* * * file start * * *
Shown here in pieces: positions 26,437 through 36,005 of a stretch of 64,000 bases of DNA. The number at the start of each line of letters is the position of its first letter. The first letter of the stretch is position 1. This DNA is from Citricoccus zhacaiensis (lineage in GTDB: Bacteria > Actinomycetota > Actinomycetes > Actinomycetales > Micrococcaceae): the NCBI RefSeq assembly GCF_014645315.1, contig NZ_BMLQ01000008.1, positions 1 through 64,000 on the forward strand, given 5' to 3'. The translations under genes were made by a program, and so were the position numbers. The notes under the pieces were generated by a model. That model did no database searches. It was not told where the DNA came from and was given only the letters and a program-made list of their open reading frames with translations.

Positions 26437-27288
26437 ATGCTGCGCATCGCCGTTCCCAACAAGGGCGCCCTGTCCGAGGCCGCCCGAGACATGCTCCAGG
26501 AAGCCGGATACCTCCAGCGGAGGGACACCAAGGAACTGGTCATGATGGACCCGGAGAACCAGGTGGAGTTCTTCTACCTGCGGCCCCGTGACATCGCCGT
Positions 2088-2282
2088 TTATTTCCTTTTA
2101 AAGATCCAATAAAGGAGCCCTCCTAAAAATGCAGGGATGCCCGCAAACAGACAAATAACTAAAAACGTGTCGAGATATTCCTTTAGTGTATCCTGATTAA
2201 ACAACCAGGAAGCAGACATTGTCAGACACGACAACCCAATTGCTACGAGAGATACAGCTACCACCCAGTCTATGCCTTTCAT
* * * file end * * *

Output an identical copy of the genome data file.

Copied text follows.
Shown here in pieces: positions 26,437 through 36,005 of a stretch of 64,000 bases of DNA. The number at the start of each line of letters is the position of its first letter. The first letter of the stretch is position 1. This DNA is from Citricoccus zhacaiensis (lineage in GTDB: Bacteria > Actinomycetota > Actinomycetes > Actinomycetales > Micrococcaceae): the NCBI RefSeq assembly GCF_014645315.1, contig NZ_BMLQ01000008.1, positions 1 through 64,000 on the forward strand, given 5' to 3'. The translations under genes were made by a program, and so were the position numbers. The notes under the pieces were generated by a model. That model did no database searches. It was not told where the DNA came from and was given only the letters and a program-made list of their open reading frames with translations.

Positions 26437-27288
26437 ATGCTGCGCATCGCCGTTCCCAACAAGGGCGCCCTGTCCGAGGCCGCCCGAGACATGCTCCAGG
26501 AAGCCGGATACCTCCAGCGGAGGGACACCAAGGAACTGGTCATGATGGACCCGGAGAACCAGGTGGAGTTCTTCTACCTGCGGCCCCGTGACATCGCCGT
Positions 2088-2282
2088 TTATTTCCTTTTA
2101 AAGATCCAATAAAGGAGCCCTCCTAAAAATGCAGGGATGCCCGCAAACAGACAAATAACTAAAAACGTGTCGAGATATTCCTTTAGTGTATCCTGATTAA
2201 ACAACCAGGAAGCAGACATTGTCAGACACGACAACCCAATTGCTACGAGAGATACAGCTACCACCCAGTCTATGCCTTTCAT